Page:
Paul Blustein (2001) The Chastening: Inside the Crisis that Rocked the Global Financial System and Humbled the IMF (NY: Public Affairs)
In The Chastening, Blustein provides an overview of the policies and responses of the IMF to the Asian financial crisis. More specifically, Blustein lays the foundation with a brief history of the IMF, the specific details of the crises, and finally, the policies that were implemented. However, the book is largely an account of the crises, rather than an analysis of the policies per se.
On the other hand, Blustein manages to invoke several questions throughout the book. The question most congruent with the discussions in class is that of ...view middle of the document...
However, where do these systems evolve from? If we consider Japan to be the base for the East Asian model, in the post war period, there was a portfolio of social, political, and economic reform enforced by the American occupancy on Japan. Notably, the conglomerates (zaibatsu) were broken up, labor movements took flight, and the constitution was revised. However, despite all these, the Japanese economic growth â€˜miracleâ€™ was largely based on a strategic, goal-oriented approach as outlined by Chalmers Johnson, where the government took an active role in facilitating investment, and directing industrial policy. Hence, while the origins of the Japanese economy was based on the same principles as that of the United States, it would be difficult to claim that Japan, in either its post war rapid growth period or today, operates similarly to the American economy with the market as its main motivator and director. Therefore, since no large amount of credit can be given to the market in Japan, the only remaining possibility is that the â€˜plan rationalityâ€™, and by extension, its pilot agencies, such as MITI, was a crucial factor in Japanâ€™s success. With the success of other similar countries such as Taiwan, Singapore, and South Korea, it could therefore be concluded that a general shortlist could be constructed detailing what would cause an economy to become a high performing one. If we concede that the East Asian model does exist, then could we reasonably expect the model to survive the structural changes imposed by the IMF?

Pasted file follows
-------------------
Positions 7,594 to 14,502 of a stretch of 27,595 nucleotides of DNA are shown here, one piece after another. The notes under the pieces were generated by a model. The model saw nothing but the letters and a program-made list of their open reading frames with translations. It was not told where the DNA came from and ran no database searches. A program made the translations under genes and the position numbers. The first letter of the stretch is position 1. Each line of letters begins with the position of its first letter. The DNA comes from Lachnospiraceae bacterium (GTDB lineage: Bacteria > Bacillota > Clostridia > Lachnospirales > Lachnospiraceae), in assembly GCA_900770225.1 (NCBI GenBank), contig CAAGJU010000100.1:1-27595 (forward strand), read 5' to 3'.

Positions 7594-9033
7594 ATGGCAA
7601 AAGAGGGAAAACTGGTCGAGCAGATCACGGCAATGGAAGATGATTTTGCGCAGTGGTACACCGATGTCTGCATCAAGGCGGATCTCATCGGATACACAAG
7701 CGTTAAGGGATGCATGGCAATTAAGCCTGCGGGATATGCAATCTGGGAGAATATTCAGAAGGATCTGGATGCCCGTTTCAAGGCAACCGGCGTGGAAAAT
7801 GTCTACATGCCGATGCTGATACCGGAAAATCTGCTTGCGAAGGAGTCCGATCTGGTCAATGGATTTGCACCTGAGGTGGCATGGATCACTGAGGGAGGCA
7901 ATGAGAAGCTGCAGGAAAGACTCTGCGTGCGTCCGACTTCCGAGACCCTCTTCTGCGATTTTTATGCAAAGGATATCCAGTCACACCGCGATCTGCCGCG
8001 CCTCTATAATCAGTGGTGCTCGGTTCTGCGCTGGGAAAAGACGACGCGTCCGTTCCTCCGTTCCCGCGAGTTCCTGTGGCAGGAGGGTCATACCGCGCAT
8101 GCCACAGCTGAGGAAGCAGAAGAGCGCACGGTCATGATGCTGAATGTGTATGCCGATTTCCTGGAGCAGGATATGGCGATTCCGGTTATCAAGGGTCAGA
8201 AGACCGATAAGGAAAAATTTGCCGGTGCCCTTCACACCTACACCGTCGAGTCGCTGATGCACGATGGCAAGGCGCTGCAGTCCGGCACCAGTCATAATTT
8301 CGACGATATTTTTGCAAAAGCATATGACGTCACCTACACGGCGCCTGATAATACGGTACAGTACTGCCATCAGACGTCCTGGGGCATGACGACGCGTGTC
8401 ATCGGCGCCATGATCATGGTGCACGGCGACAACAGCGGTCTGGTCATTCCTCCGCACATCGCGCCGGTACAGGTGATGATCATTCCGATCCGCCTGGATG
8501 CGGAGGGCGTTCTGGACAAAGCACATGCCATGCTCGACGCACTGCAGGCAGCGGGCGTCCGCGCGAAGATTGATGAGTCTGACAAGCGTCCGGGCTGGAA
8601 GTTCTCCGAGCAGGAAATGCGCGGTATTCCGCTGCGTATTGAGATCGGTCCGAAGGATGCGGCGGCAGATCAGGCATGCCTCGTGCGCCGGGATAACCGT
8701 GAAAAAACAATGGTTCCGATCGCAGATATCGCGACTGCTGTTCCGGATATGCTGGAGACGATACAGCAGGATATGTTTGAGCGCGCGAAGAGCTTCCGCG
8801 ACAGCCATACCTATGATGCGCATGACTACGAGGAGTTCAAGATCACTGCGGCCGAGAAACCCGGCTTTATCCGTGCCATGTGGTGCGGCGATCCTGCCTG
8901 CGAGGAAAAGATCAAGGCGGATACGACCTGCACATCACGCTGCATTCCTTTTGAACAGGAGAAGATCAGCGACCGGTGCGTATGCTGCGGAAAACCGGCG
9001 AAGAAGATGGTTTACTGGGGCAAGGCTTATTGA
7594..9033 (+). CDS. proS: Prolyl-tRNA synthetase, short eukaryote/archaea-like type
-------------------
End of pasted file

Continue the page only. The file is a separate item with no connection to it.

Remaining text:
Firstly, while Indonesia and Thailand had some inherent instability in their economic system, the system had worked in the past, and there was no reason for it to not continue working. In essence, the failure of the economy was not truly due to the East Asian model, but as outlined in the book by Blustein, by the result of a combination of irrational over-reactions by the market, as well as several erroneous moves by the various governments or monetary authorities. It would seem that there would be no reason to doubt that the East Asian model could continue to be a viable path to economic strength, at least for the underdeveloped economies.
However, in Japan, certain parts of the model have been unraveling. It has been noted that in certain situations, such as the VHS versus Betamax standard conflict between Sony and JVC outlined by Noble in The Industrial Policy Debate, the power of the Japanese government as a facilitator and mediator has largely diminished. This could be put down to the fact that the East Asian model has become a victim of its own success. As the corporations that had previously required government assistance became larger and more successful, they no longer saw any reason in cooperating in industry-wide alliances, when they could easily garner greater economic profit by going it alone.
Additionally, the continued growth of the Japanese economy has also led to increasing wages...